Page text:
Gaia Pope inquest: police officer admits altering search logs

A police officer has admitted altering official logs relating to the search for the missing Dorset teenager Gaia Pope, whose body was found 11 days after she went missing.

PC David Taylor accepted that he added additional details to Dorset police’s logs after the 19-year-old was found dead in 2017.

Counsel to the inquest, Sarah Clarke QC, suggested that Taylor had “beefed up” the records to make the police search look better.

Taylor, who was the deputy police search coordinator, said he was wrong to have altered the log but claimed he had done it not to deceive but to try to provide a fuller picture of what happened.

그는 덧붙였다: “I wanted to bring all the information together. In hindsight, would I do the same again? Absolutely not. It was wrong. It doesn’t look great, and I apologise for that.”

Pope, who had severe epilepsy and post-traumatic stress disorder after she was allegedly raped, went missing on 7 십일월 2017. The college student was eventually found in dense undergrowth on a clifftop near a beauty spot called Dancing Ledge, having died of hypothermia, the inquest in Bournemouth has heard.

Among the details Taylor added was a note that a search helicopter may not have found the teenager because of “pockets of dense vegetation”.

Clarke put to the officer: “By the time you added that retrospective entry you knew she had been found. It may be said that the final version of this log was deliberately made to look like it was contemporaneous when it wasn’t.

“By adding those entries, you have improved it. You haven’t told anybody that you have entered this after the fact. You never said you added a number of retrospective entries until the issue came to light in the middle of this inquest.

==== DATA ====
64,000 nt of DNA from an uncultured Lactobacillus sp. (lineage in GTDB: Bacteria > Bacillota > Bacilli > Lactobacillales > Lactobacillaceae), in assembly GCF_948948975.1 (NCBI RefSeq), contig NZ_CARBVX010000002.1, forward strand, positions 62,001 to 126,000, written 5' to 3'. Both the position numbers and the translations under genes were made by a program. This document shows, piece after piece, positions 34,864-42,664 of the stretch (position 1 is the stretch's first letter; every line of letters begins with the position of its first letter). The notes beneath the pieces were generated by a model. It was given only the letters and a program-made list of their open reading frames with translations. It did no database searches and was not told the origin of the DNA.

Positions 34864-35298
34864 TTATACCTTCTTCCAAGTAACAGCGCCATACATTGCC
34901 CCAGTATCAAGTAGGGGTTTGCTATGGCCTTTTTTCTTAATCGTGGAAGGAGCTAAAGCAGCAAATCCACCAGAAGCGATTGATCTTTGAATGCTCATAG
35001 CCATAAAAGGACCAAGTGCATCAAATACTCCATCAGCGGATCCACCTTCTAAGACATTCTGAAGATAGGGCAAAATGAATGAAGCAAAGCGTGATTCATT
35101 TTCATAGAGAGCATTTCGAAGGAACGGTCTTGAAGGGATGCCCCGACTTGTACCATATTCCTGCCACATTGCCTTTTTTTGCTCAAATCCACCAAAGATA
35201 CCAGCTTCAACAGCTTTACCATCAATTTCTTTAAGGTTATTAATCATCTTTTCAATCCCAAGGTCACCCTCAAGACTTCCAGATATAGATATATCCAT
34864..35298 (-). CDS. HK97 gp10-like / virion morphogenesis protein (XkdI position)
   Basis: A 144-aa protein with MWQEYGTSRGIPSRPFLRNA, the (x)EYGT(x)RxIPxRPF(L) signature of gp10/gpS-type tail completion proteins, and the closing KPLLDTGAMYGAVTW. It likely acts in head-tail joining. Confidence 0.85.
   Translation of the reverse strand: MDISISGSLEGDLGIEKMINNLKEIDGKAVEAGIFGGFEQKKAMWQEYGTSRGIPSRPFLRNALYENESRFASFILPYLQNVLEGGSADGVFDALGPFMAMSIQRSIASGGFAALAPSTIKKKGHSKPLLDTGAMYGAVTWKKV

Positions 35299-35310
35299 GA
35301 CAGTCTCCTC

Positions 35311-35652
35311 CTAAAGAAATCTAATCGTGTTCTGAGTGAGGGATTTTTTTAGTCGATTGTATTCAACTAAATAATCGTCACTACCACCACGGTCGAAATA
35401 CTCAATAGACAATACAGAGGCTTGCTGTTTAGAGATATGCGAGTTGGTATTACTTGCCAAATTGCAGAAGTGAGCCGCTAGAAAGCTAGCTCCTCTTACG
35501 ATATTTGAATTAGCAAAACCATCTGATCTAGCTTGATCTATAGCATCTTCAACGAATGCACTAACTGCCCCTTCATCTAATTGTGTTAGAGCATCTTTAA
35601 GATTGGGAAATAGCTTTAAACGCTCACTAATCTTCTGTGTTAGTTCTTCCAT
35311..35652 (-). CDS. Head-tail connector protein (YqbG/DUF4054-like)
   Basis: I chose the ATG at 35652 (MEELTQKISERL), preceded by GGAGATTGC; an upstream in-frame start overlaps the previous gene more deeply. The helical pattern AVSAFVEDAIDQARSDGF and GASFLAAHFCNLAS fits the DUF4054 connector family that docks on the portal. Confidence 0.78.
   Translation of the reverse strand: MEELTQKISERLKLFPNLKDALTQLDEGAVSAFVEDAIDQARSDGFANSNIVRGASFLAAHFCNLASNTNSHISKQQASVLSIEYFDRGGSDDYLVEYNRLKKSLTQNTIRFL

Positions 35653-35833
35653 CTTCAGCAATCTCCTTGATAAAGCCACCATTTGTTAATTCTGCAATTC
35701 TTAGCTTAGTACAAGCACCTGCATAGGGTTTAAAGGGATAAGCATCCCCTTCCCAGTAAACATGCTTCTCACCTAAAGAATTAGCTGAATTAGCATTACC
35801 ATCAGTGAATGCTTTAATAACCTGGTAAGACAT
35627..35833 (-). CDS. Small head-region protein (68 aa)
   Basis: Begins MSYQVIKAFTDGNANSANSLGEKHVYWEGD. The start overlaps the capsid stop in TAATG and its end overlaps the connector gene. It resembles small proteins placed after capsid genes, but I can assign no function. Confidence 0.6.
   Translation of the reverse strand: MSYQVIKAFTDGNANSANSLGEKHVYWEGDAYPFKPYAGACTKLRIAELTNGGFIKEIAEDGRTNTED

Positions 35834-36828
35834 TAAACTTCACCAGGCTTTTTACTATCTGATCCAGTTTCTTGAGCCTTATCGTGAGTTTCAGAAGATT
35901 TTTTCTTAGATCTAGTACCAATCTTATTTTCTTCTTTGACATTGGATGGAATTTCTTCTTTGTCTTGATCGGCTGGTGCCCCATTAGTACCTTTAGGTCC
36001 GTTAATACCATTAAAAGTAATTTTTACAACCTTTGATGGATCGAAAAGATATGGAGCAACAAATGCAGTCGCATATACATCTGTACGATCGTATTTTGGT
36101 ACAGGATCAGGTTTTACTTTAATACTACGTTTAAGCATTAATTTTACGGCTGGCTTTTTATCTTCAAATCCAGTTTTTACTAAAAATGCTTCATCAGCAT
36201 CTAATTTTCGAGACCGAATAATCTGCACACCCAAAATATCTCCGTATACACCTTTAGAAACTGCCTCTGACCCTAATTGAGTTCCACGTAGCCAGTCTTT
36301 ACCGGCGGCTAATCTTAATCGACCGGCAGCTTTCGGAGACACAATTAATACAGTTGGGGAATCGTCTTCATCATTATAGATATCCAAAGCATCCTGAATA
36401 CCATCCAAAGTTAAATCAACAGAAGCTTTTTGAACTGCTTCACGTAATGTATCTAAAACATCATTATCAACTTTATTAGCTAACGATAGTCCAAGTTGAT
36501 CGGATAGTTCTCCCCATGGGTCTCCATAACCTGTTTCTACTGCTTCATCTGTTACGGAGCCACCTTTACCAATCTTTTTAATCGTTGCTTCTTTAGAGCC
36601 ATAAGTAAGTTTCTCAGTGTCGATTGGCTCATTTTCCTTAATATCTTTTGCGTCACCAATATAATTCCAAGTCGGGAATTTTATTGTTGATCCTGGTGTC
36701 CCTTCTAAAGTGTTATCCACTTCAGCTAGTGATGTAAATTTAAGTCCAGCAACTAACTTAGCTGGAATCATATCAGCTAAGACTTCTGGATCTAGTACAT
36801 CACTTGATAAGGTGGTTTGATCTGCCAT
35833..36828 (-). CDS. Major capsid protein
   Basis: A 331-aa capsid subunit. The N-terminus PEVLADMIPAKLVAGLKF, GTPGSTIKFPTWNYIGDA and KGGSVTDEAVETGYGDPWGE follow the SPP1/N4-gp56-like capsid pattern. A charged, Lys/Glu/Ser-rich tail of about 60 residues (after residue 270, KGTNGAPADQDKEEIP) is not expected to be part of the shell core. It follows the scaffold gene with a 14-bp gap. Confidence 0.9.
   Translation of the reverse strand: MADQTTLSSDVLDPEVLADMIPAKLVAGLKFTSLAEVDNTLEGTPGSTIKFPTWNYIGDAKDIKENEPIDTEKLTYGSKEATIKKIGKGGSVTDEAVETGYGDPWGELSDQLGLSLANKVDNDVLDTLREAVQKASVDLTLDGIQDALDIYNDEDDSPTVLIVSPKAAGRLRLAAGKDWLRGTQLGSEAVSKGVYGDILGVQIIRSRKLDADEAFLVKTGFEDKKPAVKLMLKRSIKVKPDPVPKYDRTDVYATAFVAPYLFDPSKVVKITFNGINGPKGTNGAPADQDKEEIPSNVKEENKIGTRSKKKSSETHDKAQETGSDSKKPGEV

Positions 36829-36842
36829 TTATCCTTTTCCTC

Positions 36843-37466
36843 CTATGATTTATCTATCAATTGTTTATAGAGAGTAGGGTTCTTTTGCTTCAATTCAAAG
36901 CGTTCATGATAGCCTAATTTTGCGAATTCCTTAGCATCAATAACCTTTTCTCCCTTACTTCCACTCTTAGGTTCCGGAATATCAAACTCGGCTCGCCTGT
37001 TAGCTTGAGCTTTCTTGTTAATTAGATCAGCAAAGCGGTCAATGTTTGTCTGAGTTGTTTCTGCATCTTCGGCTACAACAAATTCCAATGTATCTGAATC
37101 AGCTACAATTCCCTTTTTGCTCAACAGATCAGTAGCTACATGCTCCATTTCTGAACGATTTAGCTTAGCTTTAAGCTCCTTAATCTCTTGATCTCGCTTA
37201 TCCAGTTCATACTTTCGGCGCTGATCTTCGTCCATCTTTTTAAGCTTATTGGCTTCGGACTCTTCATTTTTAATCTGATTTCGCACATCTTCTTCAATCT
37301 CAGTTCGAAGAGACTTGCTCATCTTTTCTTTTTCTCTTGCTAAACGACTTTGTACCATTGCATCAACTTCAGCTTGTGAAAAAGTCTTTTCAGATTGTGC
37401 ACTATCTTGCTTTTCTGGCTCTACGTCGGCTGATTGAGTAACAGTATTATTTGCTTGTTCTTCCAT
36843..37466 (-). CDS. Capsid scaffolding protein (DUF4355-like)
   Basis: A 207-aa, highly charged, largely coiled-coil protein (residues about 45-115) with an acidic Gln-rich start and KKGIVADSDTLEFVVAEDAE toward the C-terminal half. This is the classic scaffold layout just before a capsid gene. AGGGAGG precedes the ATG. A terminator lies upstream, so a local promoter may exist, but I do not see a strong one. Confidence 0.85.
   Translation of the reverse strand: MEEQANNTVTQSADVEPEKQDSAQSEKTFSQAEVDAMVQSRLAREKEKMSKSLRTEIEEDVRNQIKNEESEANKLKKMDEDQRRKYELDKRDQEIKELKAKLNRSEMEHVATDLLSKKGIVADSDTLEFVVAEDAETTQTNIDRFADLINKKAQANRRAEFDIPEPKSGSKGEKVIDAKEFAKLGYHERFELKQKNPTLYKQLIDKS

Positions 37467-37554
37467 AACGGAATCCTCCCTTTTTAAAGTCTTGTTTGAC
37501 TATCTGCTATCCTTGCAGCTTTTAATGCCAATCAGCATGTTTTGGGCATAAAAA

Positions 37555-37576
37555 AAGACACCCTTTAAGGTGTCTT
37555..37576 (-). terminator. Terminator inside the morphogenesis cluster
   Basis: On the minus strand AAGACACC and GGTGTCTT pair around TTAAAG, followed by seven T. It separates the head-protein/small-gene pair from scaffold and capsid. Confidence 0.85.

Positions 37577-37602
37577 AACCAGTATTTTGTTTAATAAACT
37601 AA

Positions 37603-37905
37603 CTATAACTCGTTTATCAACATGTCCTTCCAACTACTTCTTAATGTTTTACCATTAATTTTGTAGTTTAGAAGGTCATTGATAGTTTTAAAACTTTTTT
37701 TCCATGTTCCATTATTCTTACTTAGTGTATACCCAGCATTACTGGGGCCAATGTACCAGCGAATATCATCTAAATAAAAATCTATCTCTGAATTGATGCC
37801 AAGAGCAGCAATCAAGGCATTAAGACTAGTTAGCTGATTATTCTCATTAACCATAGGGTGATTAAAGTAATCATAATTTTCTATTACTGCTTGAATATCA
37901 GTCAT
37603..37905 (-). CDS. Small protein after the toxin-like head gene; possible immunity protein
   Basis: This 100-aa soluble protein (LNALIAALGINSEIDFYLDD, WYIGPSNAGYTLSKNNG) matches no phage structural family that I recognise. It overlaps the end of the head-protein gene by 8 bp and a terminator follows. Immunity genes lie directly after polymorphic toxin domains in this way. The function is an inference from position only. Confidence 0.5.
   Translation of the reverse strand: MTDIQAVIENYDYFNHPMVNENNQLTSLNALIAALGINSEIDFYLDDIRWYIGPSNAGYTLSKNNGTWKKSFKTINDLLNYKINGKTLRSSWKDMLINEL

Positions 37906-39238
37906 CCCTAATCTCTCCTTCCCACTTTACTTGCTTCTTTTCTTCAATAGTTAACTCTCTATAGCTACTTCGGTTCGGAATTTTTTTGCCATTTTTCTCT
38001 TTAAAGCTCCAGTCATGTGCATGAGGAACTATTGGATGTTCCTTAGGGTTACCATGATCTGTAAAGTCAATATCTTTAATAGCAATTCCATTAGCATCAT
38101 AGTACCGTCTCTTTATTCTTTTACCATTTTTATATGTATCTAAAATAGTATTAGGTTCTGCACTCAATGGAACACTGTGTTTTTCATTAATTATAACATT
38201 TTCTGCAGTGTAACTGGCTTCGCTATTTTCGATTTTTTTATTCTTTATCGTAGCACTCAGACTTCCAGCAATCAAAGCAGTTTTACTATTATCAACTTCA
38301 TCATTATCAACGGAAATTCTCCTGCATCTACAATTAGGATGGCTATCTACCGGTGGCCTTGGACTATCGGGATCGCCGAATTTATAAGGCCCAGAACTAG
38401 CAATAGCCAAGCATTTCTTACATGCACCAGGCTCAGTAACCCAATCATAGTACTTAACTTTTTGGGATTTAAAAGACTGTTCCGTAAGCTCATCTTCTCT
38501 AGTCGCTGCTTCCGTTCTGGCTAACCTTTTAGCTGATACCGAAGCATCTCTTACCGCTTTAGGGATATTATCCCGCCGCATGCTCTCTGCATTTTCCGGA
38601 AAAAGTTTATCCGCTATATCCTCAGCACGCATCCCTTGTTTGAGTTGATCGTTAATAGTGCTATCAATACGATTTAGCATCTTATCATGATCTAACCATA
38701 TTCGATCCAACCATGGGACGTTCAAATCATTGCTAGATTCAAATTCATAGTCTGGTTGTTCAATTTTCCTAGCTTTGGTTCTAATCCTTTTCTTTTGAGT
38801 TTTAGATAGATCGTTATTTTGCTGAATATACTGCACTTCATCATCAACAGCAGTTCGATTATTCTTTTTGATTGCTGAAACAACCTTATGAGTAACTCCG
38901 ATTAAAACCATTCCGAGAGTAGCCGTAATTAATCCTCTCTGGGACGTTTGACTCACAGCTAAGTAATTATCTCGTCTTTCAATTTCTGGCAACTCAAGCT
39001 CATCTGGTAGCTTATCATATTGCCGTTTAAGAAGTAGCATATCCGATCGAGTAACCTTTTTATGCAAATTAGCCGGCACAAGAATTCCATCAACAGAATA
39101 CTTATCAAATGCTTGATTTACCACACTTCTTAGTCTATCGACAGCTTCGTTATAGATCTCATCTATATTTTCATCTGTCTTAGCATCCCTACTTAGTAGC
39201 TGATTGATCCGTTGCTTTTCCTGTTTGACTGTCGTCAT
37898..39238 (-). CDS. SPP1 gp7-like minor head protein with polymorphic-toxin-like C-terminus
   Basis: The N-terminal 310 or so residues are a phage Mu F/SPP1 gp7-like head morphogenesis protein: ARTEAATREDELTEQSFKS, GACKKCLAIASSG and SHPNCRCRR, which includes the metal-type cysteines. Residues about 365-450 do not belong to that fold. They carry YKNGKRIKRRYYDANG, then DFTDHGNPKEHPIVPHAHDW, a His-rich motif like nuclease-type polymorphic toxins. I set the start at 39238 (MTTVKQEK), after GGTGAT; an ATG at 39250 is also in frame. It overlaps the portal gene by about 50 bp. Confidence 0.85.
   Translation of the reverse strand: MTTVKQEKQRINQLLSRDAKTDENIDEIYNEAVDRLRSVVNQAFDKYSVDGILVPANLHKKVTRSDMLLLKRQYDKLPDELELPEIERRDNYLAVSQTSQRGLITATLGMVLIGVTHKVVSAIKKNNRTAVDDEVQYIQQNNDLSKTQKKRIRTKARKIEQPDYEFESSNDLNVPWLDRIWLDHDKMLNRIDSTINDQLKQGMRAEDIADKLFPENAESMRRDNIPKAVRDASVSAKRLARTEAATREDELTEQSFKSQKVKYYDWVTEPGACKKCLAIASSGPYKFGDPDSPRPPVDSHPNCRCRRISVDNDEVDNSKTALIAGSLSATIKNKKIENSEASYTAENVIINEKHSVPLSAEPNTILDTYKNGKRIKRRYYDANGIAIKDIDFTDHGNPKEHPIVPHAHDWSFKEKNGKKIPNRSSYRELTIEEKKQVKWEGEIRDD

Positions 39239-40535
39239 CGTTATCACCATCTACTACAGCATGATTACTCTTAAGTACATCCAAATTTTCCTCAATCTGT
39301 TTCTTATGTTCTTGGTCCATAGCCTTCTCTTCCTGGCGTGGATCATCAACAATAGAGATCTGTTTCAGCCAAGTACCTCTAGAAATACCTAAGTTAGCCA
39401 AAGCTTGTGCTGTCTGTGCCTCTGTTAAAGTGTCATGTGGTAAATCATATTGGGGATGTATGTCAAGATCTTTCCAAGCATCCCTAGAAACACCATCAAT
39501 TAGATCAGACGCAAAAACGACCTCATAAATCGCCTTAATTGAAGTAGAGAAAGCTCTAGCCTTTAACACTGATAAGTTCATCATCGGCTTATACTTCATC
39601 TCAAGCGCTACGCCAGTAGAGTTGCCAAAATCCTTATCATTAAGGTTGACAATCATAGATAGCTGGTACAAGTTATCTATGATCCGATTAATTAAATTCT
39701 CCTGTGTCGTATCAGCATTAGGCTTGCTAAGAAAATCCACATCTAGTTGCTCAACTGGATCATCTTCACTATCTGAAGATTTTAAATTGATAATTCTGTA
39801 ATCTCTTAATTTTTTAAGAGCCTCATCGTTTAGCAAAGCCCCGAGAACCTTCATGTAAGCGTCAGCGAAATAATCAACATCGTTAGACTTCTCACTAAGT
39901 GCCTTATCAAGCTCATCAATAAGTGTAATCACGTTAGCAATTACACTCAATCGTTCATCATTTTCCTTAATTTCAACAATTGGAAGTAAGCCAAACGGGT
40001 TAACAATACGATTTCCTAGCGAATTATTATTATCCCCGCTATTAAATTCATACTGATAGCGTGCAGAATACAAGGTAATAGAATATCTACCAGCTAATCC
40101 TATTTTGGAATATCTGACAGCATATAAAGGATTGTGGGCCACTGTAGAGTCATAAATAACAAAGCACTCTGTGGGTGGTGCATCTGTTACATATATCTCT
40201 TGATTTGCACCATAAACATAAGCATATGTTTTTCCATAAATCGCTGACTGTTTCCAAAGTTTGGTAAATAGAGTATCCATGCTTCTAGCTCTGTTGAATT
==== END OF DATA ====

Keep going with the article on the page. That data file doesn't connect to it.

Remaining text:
“Being frank about it, it is one of the first lessons of police school – taking the example of a pocket book, if you want to go back and add a note, you are taught to give a star and say it is a retrospective entry.

“You were making additions to the log. It might be suggested that you beefed it up and made it look better than it was.”

Taylor said: “I can understand why the inference would be drawn.”

Police officers have admitted a string of failings and missed chances over the search. An officer who was disciplined about the search, said a number of mistakes were made on the night Pope went missing, including not deploying two officers who had been available to search for her and not handing over the case to other officers at the end of his shift.

The inquest jury had heard that Pope’s family repeatedly urged police to search the Dancing Ledge area but felt officers focused on other places. It has also been claimed that police investigating the rape allegation advised her against pursuing the case, telling her: “We don’t think there is any chance of it being successful and it would be very traumatic.”

The inquest continues.

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